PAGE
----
News

A day in the life of Justin Cordwell

Justin Cordwell, 

Southern Network Manager, Hobart


Each morning, Justin Cordwell briskly walks the halls of the TasWater Office in Hobart to prepare for a day’s work ensuring our customers receive a reliable service.

Justin holds a daily review meeting with coordinators from Glenorchy, Clarence, Hobart and Huntingfield, who deal with both water and sewer. They discuss health and safety, environmental issues, complaints, hazardous work, significant outages, work order data ensuring regulatory response times were met, people issues (resourcing levels, training, sick leave) and success stories such as compliments received from our customers.

Following this, Justin meets with Neal Synott, Urban network Departments Manager and Jason Briggs, Northern Networks Manager to convey the information gathered from all daily review meetings. In doing this, information from the field is discussed between all teams at all levels.

Justin Walk the floor

“At 8.45am I will do what is called a walk of the floor, this involves looking over the six different area white boards, to ensure the agreed level of service is provided to our customers, through effective personnel, planning and technical management,” Justin said.

The purpose of walking the floor is to communicate about what, when and where crews are undertaking work. This can include sewer cleaning, preventative maintenance on water assets, attending urgent corrective maintenance on both water and sewer assets and water leak investigations.  Justin’s teams have set regulatory response times where trained call centre staff prioritises each job so his field crews know how urgent it is.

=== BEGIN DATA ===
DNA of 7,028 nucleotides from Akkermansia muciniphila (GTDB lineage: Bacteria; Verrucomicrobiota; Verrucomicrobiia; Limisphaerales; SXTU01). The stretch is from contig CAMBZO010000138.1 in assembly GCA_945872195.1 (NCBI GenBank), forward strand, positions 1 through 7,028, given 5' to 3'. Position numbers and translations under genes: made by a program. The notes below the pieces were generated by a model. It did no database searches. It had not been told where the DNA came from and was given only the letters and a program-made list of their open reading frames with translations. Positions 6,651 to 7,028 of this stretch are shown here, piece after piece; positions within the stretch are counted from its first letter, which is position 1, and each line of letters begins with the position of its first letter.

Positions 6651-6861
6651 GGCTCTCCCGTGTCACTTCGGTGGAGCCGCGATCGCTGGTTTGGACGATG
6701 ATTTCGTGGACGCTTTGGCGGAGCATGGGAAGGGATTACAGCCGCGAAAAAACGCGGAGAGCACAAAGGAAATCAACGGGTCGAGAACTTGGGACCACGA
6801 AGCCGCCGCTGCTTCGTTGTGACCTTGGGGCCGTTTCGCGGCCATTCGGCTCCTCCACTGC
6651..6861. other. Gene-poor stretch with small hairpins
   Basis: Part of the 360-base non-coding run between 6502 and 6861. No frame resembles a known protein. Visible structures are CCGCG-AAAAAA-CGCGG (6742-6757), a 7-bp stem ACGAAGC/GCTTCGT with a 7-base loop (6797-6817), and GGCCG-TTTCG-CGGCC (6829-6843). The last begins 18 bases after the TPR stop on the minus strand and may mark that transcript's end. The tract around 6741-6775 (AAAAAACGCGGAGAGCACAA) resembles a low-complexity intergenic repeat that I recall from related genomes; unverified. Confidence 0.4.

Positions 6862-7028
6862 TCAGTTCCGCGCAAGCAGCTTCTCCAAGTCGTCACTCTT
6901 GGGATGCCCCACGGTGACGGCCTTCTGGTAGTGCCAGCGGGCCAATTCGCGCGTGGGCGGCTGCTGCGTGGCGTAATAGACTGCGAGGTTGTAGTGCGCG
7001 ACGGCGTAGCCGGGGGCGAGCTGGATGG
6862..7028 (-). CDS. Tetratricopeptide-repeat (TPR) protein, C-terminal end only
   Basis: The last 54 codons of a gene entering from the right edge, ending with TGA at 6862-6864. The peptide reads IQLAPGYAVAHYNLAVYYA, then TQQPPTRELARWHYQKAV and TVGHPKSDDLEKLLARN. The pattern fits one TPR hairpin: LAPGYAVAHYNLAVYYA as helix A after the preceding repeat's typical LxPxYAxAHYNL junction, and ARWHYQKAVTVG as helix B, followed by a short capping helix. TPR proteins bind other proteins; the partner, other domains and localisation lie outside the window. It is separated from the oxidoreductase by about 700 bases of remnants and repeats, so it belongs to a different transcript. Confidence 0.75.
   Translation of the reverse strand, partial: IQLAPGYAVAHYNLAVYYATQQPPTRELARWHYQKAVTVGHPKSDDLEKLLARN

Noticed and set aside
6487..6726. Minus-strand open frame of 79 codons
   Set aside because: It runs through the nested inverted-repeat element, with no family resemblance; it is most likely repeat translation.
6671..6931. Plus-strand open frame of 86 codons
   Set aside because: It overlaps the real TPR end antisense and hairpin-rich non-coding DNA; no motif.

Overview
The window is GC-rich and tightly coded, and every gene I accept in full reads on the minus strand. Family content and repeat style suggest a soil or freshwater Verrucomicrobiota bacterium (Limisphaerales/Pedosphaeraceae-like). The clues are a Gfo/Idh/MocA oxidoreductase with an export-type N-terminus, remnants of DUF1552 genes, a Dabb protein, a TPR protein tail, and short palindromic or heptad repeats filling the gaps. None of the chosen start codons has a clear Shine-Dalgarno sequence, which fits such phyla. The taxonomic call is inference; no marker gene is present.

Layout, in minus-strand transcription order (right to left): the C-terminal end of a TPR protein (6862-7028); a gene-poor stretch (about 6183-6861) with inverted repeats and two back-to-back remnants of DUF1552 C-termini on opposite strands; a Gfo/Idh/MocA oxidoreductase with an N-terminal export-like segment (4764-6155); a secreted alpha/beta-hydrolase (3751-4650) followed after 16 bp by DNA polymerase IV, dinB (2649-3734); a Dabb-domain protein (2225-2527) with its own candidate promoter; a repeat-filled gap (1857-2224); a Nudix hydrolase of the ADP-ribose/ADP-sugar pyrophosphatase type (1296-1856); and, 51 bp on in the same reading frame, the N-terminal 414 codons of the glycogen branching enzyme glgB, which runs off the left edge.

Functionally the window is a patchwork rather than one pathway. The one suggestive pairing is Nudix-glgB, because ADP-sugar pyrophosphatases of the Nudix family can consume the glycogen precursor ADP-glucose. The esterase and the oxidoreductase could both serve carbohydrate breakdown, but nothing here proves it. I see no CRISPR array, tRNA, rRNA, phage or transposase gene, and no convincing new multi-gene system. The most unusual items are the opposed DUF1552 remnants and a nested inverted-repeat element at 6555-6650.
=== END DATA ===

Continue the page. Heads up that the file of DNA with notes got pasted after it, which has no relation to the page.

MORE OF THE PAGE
P1 water leak (60 mins): Water leaks that require immediate response, 000 equivalents, which if not attended to within 60 minutes or less would result in a catastrophic outcome.

P2 water leak (180 mins): Water leaks that require urgent attention that, if not attended to in 180 minutes or less, would result in minor damage to life, property or environment

P3 water leak (72 hours): Water leaks that do not require urgent attention, water leaks that are not affecting property, minor leak of a stop tap or a soakage issue. These are are prioritised so a crew will attend within three days.

High (60 mins): Non water leak issues that require immediate response such as sewer overflows, odour complaints, pump station faults or discoloured, cloudy/aerated water.

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On any given day, Justin’s southern team could attend 20 P3s, six P2s and 12 sewer jobs. This number often varies due to seasonal changes. The summer period is generally the busiest due to ground movement and warmer temperatures.

Justin’s role at TasWater is reactive with daily challenges from all aspects.  On any one day he can be handed human resource issues, people issues, customer complaints, reporting sewer overflows to the EPA (Environment Protection Authority), and the EHO (Environmental Health Officer) and providing guidance and assistance to his coordinators who directly report to him around major bursts or sewer overflows.

Justin will also hold monthly meetings with crews from each of his areas; he currently has eight coordinators reporting to him with teams of around 65.

Each month he gets his teams together and holds monthly team meetings to discuss any standing issues.  Justin utilises this time to ensure all safety policies and procedures are being followed to minimise injury and illness in the workplace and out on the field, but to also chat with his crews around general health and wellbeing within their teams.

No day is the same for Justin. Some days you may find him in meetings with other departments such as Facilities, Fleet, Assets, Water Quality, Legal, IT and Health and Safety. 

“I also manage the after-hours crews rotating every Wednesday, to provide assistance to our customers 24-hours a day, seven days a week, 365 days a year,’’ Justin said.

Justin Location shot